To go with the release of the Material Handling Library we prepared a set of training models. They demonstrate the main features of the library through the use of example conveyor systems. These systems are often found in production facilities and in warehouses – they transport parts between workstations, sort finished products and deliver them to storage areas.
In a series of blogs, I will examine, in detail, the training models and elements of the new library. I recommend that you build these models yourself while reading the blog: you will learn how to use the library faster! Don’t forget, you will need the free or commercial version AnyLogic 8.3.
This blog is about modeling conveyors. The Convey, ConveyorEnter and ConveyorExit blocks, along with other special space-markup elements, are built into the Material Handling Library to simplify the modeling of conveyor systems. I will look at them in detail with the help of the models of the same name. They can be found on the AnyLogic main screen in the ‘Example Models’ section under ‘How-To >> Material Handling Library’. They can be seen in the animation windows are embedded directly into this text.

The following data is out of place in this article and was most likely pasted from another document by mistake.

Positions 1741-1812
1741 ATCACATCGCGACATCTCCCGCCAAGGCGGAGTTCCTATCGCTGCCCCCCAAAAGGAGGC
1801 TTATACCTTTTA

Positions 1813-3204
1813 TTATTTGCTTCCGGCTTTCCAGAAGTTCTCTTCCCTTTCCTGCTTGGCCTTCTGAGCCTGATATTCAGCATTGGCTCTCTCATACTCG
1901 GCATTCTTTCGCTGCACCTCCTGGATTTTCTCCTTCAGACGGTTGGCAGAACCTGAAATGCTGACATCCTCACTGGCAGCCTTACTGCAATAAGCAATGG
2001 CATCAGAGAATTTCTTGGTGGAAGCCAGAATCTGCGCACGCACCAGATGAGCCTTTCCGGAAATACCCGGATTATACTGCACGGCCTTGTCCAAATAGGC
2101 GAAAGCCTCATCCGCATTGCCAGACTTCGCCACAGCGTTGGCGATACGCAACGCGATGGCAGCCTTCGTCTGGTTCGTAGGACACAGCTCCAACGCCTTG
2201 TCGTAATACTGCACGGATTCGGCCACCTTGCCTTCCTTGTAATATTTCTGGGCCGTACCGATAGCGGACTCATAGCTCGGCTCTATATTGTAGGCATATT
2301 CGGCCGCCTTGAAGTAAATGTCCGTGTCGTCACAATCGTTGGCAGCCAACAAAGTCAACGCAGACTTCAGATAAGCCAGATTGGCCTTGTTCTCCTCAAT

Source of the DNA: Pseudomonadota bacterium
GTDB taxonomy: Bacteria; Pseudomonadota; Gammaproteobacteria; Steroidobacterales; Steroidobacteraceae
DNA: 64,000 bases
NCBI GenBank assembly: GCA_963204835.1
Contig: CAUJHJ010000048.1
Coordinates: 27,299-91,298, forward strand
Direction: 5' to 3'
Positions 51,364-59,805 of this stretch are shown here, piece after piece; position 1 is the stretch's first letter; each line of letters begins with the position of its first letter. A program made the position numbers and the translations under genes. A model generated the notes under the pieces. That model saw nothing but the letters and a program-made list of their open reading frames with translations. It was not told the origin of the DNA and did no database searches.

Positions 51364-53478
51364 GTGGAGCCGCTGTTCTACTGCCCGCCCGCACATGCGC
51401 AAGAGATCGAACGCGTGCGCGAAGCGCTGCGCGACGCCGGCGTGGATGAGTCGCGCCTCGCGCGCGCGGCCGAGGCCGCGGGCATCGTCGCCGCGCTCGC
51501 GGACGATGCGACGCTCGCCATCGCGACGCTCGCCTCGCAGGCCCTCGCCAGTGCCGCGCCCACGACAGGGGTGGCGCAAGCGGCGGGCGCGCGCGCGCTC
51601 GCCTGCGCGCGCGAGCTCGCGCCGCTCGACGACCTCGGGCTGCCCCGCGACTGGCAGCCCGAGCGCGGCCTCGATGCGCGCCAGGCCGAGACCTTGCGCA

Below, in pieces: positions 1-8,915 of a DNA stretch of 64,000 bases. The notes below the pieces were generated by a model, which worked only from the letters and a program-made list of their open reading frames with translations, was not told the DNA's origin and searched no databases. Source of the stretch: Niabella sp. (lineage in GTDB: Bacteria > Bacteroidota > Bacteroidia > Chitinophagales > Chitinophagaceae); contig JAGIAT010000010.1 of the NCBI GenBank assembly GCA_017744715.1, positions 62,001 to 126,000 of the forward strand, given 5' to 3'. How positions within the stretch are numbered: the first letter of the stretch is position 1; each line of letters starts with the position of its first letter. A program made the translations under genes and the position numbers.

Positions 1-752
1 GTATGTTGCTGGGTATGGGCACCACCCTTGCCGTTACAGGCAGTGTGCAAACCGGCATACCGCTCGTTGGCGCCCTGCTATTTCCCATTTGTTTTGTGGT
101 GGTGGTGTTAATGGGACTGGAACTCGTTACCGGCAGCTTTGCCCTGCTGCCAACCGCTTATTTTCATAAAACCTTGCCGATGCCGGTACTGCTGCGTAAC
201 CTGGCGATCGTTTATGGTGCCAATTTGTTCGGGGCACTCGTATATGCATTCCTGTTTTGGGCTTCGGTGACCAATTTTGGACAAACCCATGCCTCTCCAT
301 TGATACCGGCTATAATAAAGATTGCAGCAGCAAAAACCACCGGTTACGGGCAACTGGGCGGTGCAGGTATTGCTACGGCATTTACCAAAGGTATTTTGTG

The main block of the model – Convey – is responsible for moving the agent along the conveyor network. To create a network, use the Conveyor layout element to draw a line of arbitrary appearance and width.
Set the markup properties as follows:
- type of simulated conveyor: belt, roller, tilt-tray (fixed cell) conveyor;
- acceleration and deceleration parameters;
- distance between transported agents.
In the properties of the markup element, leave all the default values.
To create a multi-conveyor network, just connect two conveyor lines. An element will appear in the junction that is responsible for moving an object from one line to another. If the junction angle is straight, a Transfer element is created, otherwise a Turntable appears. These can also be added to the conveyor network by dragging them from the palette. These markup elements represent the actual conveyor equipment.